Have we established a culture in business of avoiding conversations in which we have some critical feedback to give to a colleague?
There seems to be an accepted method of ‘sugar coating’ feedback criticism by sandwiching it between two bits of positive feedback – the ‘Shit Sandwich’. Employees smell this a mile off. I do, every time.
A more authentic approach requires us to take a moment to distinguish the difference between our colleague’s intention and the impact (or result) they had. We can then begin a conversation that can do three things:
- Acknowledge their intention – what they were hoping for, the difficulties they were navigating, whose interests they were seeking to meet, the ways in which their approach was considered, creative or well-intended. If you don’t know what they intended, ask them to help you to understand.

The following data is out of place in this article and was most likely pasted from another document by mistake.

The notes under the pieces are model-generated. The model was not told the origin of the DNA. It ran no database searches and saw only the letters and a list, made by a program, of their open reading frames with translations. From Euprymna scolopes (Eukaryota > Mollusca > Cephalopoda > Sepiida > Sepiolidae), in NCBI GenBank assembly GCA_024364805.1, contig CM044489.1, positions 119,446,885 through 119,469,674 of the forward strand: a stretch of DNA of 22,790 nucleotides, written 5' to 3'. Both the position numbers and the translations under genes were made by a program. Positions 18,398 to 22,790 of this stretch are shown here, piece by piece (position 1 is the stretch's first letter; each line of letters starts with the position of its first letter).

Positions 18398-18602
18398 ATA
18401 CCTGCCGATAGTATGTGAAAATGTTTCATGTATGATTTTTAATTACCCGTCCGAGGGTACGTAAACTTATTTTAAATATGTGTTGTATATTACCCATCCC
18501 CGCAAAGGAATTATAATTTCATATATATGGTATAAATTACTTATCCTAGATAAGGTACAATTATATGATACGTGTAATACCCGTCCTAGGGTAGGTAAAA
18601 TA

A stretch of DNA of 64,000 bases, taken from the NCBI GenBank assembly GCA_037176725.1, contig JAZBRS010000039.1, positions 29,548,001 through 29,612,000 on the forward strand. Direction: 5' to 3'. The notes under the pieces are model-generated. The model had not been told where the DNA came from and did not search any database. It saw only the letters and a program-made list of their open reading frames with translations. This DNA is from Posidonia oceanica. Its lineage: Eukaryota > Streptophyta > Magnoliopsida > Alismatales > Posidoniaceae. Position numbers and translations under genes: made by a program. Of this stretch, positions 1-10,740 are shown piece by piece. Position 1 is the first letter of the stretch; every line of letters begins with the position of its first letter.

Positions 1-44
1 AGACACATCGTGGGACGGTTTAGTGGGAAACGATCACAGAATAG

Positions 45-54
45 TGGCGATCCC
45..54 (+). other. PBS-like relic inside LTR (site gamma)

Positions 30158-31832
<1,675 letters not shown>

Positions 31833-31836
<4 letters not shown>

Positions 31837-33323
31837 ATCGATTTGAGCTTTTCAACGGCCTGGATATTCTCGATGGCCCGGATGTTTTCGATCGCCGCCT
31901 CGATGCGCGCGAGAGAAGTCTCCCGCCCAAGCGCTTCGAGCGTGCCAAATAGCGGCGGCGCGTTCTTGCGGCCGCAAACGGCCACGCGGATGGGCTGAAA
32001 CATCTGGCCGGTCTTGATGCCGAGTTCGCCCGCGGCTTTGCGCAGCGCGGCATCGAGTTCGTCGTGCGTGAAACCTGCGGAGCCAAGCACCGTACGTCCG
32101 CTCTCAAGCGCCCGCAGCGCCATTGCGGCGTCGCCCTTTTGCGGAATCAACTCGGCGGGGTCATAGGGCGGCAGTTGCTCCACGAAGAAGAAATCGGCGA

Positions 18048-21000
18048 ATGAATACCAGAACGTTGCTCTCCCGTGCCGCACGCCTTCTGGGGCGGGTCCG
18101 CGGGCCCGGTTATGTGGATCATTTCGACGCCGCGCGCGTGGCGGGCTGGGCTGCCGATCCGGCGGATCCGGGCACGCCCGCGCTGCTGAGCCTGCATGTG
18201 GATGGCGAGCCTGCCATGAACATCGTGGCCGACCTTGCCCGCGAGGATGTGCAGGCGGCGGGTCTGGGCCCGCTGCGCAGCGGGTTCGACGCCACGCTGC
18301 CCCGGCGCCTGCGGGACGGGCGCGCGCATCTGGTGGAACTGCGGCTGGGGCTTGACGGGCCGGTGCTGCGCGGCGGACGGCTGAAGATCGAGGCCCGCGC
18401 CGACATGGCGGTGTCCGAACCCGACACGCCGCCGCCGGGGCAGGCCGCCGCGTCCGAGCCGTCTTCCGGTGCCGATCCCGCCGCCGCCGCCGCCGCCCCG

- Share your perspective on the impact, unintended result or problem that occurred as a result of what they did or didn’t do. Test for their understanding of this, and their perspective on it.
- Collaborate on ways to approach the same situation in the future in such a way as to get a result that more closely matches what they intended.
The conversation (like all conversations) is not linear. Play around with it, but ensure you spend time with all three.
We all want to fulfil on our intentions, that’s why they are our intentions. So colleagues will be open to our willingness to point to the gap between intention and impact, and support them to close it.